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Rated: E · Fiction · Folklore · #2267701
Eat your veggies!
The ropes around my wrists and ankles burned. No amount of wriggling could loosen them. I tried to shoot daggers from my eyes at the women that surrounded me but they ignored my gaze and continued dragging me down the well-worn path leading out of the village.

“Naadir! My sister, please!” I grunted as my side hit a rock on the trail. My body was jerked to the left, off the path, and my heart jumped into my throat. The grasses were growing taller, the jungle moving closer.

“It wasn’t a fair drawing!” I gasped. “Kaaliya cheated! I saw -”

“Shh!” the command came with a swift smack of a long stick, adding to my bumps and bruises. “We are to enter the holy place. Do not speak!”

Fear froze my lips. Long tendrils of ivy created a living doorway into the forbidden jungle. I gave one last effort to roll out of the women’s grasp, but they were well trained in this task. Their hands dug into my flesh, preventing any escape.

The ivy was pushed aside, the women’s silence grew deeper as they tiptoed into the shadows. My eyes darted from one woman to another as they silently nodded and gestured with hand motions. Suddenly I was dumped in front of a bush. My breath whooshed out of me as the ladies fled, leaving me to my fate.

I wasn’t about to give up so easily. Shoving the rope that bound my wrists into my mouth, I started chewing at the strands. I didn’t care about duty to the tribe or how my disobedience might affect my people. I was going to live or die trying!

“Well, shoot. Has it been a year already?”

I about choked on a loose piece of rope. A figure followed the voice from the shadows of a great oak tree and my pulse quickened.

“Oh, h-holy one! P-please don’t k-kill me!” I couldn’t stop the stuttering. I had imagined standing tall and fearless when this time came but instead I was trembling like a baby.

“I ain’t about to kill nobody.” A beam of light struck the figure and I frowned, confused. The god of the jungle looked an awful lot like a human man. But, I bit my lip, maybe his form was a disguise. A trick to lull me into a false sense of safety. He removed the large, dusty hat from his head to reveal a mop of blonde hair.

“Ya look about as confused as a goat on astroturf,” his voice sounded tired as he crouched and pulled a knife. I tried to shrink back but the bush at my back blocked any retreat.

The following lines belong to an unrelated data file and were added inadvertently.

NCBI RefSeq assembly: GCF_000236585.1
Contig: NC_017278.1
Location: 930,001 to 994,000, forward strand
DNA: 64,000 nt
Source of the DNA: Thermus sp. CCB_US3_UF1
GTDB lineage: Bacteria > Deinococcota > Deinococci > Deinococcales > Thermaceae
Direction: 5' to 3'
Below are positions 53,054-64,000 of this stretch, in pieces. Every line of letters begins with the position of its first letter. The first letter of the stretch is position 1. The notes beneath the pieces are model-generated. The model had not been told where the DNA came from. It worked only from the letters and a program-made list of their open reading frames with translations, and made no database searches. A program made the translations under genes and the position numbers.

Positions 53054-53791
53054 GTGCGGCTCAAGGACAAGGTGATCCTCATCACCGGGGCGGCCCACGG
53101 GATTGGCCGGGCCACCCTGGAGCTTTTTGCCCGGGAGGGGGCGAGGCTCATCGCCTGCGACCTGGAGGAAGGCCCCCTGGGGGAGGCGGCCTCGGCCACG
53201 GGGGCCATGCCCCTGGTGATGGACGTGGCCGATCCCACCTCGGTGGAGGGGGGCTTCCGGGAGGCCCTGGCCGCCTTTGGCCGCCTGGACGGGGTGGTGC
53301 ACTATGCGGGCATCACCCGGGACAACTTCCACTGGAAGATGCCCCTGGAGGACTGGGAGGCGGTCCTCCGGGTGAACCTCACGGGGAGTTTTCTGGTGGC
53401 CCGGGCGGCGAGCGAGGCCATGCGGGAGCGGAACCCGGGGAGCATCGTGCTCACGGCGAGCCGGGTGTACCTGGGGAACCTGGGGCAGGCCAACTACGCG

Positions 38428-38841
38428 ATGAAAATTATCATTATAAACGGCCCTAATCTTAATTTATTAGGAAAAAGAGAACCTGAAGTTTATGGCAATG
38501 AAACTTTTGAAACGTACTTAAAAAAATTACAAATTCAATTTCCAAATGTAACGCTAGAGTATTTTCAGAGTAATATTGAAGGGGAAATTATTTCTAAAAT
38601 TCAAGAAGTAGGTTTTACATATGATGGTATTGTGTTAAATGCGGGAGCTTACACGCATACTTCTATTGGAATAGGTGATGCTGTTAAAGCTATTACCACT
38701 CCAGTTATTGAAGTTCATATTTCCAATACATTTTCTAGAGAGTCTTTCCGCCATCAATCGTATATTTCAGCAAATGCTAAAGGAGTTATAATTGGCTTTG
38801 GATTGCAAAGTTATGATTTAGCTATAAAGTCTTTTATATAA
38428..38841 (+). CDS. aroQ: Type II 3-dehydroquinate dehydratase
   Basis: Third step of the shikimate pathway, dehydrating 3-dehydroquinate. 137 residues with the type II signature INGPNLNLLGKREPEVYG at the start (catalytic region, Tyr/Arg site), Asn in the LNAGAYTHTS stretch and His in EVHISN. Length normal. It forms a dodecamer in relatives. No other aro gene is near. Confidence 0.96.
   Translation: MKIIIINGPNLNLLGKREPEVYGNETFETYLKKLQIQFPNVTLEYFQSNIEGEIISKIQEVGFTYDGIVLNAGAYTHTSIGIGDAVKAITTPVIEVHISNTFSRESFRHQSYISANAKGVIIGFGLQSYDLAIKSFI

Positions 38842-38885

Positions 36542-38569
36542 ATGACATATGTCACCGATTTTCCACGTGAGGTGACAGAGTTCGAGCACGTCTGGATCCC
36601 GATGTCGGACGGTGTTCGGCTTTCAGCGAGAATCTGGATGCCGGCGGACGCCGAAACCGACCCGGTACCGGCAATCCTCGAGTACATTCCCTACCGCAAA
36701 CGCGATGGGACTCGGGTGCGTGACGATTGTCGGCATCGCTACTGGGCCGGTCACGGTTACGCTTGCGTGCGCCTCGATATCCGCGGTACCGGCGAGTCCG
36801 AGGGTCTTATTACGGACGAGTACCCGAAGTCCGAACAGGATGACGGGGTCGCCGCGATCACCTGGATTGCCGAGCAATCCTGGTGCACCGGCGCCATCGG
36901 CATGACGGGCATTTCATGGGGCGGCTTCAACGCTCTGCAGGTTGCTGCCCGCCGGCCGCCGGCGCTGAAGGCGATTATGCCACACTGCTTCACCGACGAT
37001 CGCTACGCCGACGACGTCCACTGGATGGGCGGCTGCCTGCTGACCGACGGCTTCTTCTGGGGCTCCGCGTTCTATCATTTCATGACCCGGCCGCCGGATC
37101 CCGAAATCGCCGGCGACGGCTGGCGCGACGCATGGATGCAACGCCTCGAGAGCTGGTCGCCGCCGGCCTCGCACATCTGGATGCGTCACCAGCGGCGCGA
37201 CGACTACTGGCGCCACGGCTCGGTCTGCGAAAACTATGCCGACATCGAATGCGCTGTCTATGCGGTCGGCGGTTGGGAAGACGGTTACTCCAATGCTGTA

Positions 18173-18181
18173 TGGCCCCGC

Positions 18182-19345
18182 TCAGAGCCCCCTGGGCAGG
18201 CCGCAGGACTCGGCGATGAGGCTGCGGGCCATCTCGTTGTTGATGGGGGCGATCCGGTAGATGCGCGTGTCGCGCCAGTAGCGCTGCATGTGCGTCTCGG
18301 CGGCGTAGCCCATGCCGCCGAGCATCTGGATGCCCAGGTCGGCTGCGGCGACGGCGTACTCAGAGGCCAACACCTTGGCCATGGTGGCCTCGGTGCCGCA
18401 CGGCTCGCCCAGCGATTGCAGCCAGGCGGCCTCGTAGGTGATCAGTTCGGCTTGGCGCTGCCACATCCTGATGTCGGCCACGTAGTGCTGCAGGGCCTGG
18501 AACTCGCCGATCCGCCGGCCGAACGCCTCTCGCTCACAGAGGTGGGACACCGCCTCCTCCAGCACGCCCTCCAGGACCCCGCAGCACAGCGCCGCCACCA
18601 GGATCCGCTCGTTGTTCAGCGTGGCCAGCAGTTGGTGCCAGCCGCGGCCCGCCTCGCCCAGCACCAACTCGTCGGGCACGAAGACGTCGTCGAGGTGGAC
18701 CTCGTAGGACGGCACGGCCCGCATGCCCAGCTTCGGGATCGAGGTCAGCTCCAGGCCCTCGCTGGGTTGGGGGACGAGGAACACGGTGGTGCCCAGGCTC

“The name’s Jeff,” he sighed, pressed the knife into the rope, and sliced it free in one swift movement. “I’ve lived in this jungle for, well, too long to rightly remember. Folks around here think I’m some kind of god but I’m just a lucky SOB that happened to find…” He paused and used the tip of his knife to scratch the scruff outlining his jaw.

“Well, never mind that part.” He reached forward and cut through the rope at my bare feet.

“Is this the part where...where you eat me?” I whispered, pulling my feet as close to my body as I could. If only I could shrink into myself and disappear from the Jeff-god’s gaze. I expected him to transform into a ferocious beast at any moment.

“Nah,” he stood up and stretched before sheathing the knife. “Ain’t got no appetite for human flesh. At least, not today.” He winked. “That there was a joke.”

Cautiously, wary of any sudden movements from his part, I stood. My legs felt shaky.

“Jeff-god, if you could allow me to return to my village … my being here was a mistake. It was supposed to be another girl who--”

“Can’t let ya go back,” Jeff interrupted with a frown. “Wish I could, but last time I tried that, they ended up tossing the gal off the southern cliff. Gonna hafta do with you as I do with the others. Oh, don’t look so nervous. I delivered them all safe and sound to the tribe across the river. They’re a kind folk who don’t cotton to no notion about sacrificing to gods such as myself.” He laughed and held out a hand. I hesitated, realized I had no other option, placed my palm in his, and allowed him to tug me forward.

“This tribe,” I hesitated. “What are they like?”

“Butterflies,” he grinned. I stumbled and stubbed my toe on a root. “Yup, these folks got’em all ‘round. Believe butterflies are dead relatives saying hi. Just flittin’ here and there, landing on heads and baskets full of fish. Whatever ya do, don’t go squishin’ any. Might end up murdering an auntie or uncle,” he flashed another wink and I started to realize this god had an interesting sense of humor

We walked in silence for some time, moving deeper into the jungle. Mud squished between my toes and the little bits of sunlight that had pierced through the thick canopy overhead disappeared.

“Reckon we should camp for the night,” Jeff suggested. “Be another three or two days until we greet the river.”

I flopped to the ground and rubbed my aching feet. A gray bag flew from Jeff’s hand and landed by my toes. Pulling the string revealed a jumble of green with a smell that made my nose scrunch.

“Broccoli,” he grinned. “Grows by my special...well, never mind that. Ya know, broccoli is just a bunch of small trees,” he held one up, examining it before popping it in his mouth.

“I don’t eat trees,” I sniffed.

He laughed and the sound reverberated around us. That wink came out to play again and I found myself relaxing. “Lemme just say, ya eat these trees and you’ll never hafta worry ‘bout becoming a butterfly.”

I lifted a green morsel and took a bite.

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